The statement “Vengeance is Mine, sayeth the Lord” is a misperception by which one assigns his own “evil” past to God. The “evil” past has nothing to do with God. He did not create it and He does not maintain it. God does not believe in retribution. His Mind does not create that way. He does not hold your “evil” deeds against you. Is it likely that He would hold them against me? Be very sure that you recognize how utterly impossible this assumption is, and how entirely it arises from projection. This kind of error is responsible for a host of related errors, including the belief that God rejected Adam and forced him out of the Garden of Eden. It is also why you may believe from time to time that I am misdirecting you. I have made every effort to use words that are almost impossible to distort, but it is always possible to twist symbols around if you wish.
Sacrifice is a notion totally unknown to God. It arises solely from fear, and frightened people can be vicious. Sacrificing in any way is a violation of my injunction that you should be merciful even as your Father in Heaven is merciful. It has been hard for many Christians to realize that this applies to themselves. Good teachers never terrorize their students. To terrorize is to attack, and this results in rejection of what the teacher offers. The result is learning failure.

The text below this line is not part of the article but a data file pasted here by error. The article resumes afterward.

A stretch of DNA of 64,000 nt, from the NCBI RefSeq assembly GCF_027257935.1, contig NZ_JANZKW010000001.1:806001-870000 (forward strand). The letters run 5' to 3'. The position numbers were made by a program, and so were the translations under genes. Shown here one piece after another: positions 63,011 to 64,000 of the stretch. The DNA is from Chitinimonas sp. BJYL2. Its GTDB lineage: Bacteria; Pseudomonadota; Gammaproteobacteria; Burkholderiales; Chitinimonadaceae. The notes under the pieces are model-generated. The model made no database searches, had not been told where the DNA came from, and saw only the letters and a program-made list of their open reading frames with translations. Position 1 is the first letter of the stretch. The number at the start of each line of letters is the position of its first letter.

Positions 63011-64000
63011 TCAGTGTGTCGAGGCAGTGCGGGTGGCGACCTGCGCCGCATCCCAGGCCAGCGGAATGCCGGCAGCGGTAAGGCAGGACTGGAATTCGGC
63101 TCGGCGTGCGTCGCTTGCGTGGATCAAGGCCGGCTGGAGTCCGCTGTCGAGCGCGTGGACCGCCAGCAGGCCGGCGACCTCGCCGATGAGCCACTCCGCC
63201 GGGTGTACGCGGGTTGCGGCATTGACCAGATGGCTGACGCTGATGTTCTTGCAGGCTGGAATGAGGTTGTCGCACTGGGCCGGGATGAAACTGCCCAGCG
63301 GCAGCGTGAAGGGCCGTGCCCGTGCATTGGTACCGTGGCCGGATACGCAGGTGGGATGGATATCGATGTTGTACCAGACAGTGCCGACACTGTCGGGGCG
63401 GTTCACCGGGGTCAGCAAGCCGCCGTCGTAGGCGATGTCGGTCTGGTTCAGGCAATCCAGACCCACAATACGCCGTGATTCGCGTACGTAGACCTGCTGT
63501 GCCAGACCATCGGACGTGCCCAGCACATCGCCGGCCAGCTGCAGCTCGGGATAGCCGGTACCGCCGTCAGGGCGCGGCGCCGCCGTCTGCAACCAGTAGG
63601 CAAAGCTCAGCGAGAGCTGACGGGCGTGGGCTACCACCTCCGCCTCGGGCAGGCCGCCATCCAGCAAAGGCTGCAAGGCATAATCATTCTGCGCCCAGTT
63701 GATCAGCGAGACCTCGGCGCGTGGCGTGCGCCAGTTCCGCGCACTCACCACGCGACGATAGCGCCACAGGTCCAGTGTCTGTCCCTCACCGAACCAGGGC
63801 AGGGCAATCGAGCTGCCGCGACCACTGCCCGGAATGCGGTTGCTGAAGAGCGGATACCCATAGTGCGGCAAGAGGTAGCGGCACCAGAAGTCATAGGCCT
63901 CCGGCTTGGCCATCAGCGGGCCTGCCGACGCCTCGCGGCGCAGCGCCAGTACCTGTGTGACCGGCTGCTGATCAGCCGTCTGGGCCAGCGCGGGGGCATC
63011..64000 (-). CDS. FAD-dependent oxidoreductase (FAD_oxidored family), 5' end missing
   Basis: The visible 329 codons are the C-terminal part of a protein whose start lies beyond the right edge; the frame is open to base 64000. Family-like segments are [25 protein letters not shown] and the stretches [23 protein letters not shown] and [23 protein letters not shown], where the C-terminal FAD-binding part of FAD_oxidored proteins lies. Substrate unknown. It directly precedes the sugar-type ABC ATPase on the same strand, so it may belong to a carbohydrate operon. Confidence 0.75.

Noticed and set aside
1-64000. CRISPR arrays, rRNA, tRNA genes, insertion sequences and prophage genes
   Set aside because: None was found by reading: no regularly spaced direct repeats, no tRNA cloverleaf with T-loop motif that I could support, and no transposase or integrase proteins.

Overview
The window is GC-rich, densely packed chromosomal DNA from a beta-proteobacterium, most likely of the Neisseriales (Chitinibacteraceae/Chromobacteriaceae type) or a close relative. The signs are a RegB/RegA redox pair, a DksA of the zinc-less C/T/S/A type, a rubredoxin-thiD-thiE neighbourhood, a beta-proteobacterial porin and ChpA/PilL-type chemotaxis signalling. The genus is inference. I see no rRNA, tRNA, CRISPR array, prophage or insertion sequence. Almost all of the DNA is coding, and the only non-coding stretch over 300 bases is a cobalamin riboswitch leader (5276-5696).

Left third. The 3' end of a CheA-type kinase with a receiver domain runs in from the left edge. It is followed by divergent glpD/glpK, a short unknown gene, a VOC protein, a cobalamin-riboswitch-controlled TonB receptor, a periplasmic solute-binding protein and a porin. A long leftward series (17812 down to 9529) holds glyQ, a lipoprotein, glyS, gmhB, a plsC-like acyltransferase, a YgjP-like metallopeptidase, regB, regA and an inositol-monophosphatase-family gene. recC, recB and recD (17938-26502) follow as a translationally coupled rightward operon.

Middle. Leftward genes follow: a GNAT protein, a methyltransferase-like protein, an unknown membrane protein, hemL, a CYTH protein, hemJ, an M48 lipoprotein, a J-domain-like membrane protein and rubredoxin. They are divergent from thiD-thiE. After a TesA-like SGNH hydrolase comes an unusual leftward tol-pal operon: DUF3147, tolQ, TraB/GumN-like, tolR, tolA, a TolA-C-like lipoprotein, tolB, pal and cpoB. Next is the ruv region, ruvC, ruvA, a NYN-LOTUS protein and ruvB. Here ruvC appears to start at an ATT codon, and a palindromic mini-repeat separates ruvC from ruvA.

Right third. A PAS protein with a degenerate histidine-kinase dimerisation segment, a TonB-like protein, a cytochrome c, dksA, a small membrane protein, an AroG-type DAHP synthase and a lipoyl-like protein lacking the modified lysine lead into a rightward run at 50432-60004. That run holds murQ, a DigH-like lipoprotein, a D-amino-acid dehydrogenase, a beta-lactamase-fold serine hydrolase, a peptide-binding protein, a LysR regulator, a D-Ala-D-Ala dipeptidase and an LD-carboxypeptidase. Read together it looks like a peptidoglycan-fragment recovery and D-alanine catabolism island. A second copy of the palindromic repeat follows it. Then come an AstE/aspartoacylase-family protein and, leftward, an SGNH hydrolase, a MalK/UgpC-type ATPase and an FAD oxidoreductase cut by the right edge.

I have been correctly referred to as “the lamb of God who taketh away the sins of the world,” but those who represent the lamb as blood-stained do not understand the meaning of the symbol. Correctly understood, it is a very simple symbol that speaks of my innocence. The lion and the lamb lying down together symbolize that strength and innocence are not in conflict, but naturally live in peace. “Blessed are the pure in heart for they shall see God” is another way of saying the same thing. A pure mind knows the truth and this is its strength. It does not confuse destruction with innocence because it associates innocence with strength, not with weakness.